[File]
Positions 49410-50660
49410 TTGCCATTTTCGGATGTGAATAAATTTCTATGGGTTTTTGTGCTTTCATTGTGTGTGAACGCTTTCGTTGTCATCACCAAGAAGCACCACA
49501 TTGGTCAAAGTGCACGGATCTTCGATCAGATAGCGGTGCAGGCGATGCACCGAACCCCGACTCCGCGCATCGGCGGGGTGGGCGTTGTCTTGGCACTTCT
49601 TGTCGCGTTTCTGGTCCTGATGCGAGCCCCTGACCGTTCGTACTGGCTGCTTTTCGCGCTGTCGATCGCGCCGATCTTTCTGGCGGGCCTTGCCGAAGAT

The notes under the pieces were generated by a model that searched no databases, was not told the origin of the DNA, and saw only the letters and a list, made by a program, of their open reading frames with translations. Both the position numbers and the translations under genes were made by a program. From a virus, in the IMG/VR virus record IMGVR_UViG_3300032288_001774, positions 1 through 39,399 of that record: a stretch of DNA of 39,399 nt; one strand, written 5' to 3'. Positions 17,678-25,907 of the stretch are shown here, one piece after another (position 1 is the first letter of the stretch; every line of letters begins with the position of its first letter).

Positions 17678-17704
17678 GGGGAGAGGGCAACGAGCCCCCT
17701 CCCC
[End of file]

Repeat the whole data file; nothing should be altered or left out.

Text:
Positions 49410-50660
49410 TTGCCATTTTCGGATGTGAATAAATTTCTATGGGTTTTTGTGCTTTCATTGTGTGTGAACGCTTTCGTTGTCATCACCAAGAAGCACCACA
49501 TTGGTCAAAGTGCACGGATCTTCGATCAGATAGCGGTGCAGGCGATGCACCGAACCCCGACTCCGCGCATCGGCGGGGTGGGCGTTGTCTTGGCACTTCT
49601 TGTCGCGTTTCTGGTCCTGATGCGAGCCCCTGACCGTTCGTACTGGCTGCTTTTCGCGCTGTCGATCGCGCCGATCTTTCTGGCGGGCCTTGCCGAAGAT

The notes under the pieces were generated by a model that searched no databases, was not told the origin of the DNA, and saw only the letters and a list, made by a program, of their open reading frames with translations. Both the position numbers and the translations under genes were made by a program. From a virus, in the IMG/VR virus record IMGVR_UViG_3300032288_001774, positions 1 through 39,399 of that record: a stretch of DNA of 39,399 nt; one strand, written 5' to 3'. Positions 17,678-25,907 of the stretch are shown here, one piece after another (position 1 is the first letter of the stretch; every line of letters begins with the position of its first letter).

Positions 17678-17704
17678 GGGGAGAGGGCAACGAGCCCCCT
17701 CCCC